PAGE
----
May 2014

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When Building Automation Fails to Deliver

Thwarting the pitfalls of modern DDC

Zach Denning
Zach Denning
Engineering Sales
Western Allied Mechanical

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We’ve all heard how amazing building automation is and of the advancements in the last ten years –  faster, energy efficient, the “total building package.” So why read this article?  Does your building, despite its intricate control system, still suffer from energy and control issues? What really drives energy reduction in a building and how can you fine tune your equipment to achieve those efficiency standards? Launching into the world of building automation requires engaging in a hybrid role of HVAC energy specialist and IT liaison – yes, this does mean a global understanding of networking! Even through complex installations, advanced control of equipment and expert commissioning, an automation system is still condemned to failure without proper operation and maintenance.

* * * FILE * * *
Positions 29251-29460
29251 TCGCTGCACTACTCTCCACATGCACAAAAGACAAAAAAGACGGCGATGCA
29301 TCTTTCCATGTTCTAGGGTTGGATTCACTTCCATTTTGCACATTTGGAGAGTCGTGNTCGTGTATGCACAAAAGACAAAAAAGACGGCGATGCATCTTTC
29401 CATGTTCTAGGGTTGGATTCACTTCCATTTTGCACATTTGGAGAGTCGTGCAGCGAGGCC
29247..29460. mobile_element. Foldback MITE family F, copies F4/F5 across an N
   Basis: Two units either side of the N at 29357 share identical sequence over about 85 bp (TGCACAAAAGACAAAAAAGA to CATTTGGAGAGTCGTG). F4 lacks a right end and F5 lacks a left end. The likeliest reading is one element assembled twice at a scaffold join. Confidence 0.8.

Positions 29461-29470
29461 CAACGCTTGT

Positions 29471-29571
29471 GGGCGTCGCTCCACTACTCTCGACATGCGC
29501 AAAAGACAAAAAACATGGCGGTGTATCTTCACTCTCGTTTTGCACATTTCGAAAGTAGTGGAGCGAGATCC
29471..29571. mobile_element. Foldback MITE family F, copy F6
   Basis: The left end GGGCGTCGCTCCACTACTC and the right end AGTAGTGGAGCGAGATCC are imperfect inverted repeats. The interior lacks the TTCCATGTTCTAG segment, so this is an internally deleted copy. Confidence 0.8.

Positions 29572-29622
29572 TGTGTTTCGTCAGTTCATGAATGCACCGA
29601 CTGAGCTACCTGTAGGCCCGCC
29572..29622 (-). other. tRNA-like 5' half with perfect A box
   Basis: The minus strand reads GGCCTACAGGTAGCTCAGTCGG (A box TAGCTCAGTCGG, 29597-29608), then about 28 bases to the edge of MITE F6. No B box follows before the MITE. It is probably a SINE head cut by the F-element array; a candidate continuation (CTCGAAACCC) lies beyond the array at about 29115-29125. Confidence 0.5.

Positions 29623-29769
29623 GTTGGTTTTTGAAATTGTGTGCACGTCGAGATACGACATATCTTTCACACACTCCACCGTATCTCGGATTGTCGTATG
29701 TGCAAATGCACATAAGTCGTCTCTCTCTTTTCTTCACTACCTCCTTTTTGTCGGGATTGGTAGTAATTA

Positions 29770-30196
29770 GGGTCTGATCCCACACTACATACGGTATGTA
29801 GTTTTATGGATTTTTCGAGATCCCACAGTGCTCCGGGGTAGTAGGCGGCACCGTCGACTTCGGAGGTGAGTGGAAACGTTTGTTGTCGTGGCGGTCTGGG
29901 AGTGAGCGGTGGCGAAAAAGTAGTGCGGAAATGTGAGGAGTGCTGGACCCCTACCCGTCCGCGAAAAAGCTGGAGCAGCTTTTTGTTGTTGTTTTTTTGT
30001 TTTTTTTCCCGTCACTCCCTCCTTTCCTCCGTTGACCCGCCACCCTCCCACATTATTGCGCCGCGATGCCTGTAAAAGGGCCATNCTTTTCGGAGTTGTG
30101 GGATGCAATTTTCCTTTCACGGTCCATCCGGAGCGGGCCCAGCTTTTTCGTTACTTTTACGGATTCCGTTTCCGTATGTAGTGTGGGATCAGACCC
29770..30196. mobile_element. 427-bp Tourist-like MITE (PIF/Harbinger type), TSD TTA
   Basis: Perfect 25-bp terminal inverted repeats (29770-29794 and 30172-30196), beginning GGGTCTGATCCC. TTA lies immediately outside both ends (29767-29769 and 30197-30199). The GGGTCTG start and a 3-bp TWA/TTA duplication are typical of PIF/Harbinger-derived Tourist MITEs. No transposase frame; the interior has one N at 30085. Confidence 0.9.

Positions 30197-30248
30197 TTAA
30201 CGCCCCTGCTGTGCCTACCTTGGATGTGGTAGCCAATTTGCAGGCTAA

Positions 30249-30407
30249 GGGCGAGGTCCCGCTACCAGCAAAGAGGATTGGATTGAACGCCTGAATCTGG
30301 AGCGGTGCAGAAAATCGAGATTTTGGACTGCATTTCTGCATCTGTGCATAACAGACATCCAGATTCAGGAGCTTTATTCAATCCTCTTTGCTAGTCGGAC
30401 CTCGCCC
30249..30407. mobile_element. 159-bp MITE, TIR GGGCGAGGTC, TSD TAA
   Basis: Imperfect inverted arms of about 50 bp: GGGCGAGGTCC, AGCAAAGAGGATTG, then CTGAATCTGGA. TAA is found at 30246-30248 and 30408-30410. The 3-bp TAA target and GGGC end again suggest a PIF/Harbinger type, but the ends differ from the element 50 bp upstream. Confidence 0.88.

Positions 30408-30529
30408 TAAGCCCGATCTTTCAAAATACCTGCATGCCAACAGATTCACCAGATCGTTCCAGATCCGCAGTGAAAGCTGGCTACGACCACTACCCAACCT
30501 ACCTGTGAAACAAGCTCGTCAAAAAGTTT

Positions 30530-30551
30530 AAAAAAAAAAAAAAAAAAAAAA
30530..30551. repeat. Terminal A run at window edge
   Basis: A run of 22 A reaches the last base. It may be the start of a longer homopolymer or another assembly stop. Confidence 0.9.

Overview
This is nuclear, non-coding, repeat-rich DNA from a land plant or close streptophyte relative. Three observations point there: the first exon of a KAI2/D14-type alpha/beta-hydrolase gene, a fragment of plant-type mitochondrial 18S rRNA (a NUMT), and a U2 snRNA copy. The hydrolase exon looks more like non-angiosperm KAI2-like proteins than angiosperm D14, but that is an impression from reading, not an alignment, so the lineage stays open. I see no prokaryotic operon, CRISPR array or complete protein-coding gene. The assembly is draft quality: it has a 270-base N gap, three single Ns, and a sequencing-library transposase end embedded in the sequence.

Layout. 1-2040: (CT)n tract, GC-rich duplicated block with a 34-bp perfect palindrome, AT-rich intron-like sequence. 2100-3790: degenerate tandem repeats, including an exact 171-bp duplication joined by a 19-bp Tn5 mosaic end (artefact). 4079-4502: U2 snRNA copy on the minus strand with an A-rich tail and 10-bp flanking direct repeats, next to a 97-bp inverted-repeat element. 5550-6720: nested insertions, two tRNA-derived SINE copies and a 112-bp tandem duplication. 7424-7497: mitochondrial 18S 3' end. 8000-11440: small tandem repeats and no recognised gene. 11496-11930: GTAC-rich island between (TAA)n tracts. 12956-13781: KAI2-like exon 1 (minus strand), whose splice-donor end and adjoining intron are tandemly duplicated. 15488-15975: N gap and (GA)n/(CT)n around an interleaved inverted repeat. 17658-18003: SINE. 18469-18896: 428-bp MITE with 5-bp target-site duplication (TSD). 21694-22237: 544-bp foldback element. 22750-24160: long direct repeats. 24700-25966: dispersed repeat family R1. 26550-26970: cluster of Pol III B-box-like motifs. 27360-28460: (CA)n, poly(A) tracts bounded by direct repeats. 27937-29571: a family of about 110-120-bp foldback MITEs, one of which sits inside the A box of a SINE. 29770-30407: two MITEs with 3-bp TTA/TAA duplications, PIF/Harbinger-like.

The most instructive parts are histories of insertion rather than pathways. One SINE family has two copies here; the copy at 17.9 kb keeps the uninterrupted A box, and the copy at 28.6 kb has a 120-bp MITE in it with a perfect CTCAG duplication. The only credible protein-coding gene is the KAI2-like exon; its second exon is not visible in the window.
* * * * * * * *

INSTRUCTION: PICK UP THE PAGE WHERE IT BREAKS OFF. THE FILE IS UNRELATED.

So what is the primary role of an automation system in a building? DDC controls the HVAC operation throughout a building including schedules, setpoints, and general monitoring of equipment; all in an attempt to reduce overhead costs of an onsite engineer. If the building engineer had to constantly walk around the building to observe equipment operation his preventative maintenance role would increase as much as 30-40% - and that’s not accounting for equipment failure response and associated costs. A well-installed, fine-tuned automation system can deliver amazing utility savings and reduce overhead time associated with maintenance, so how do you prevent it from costing you money?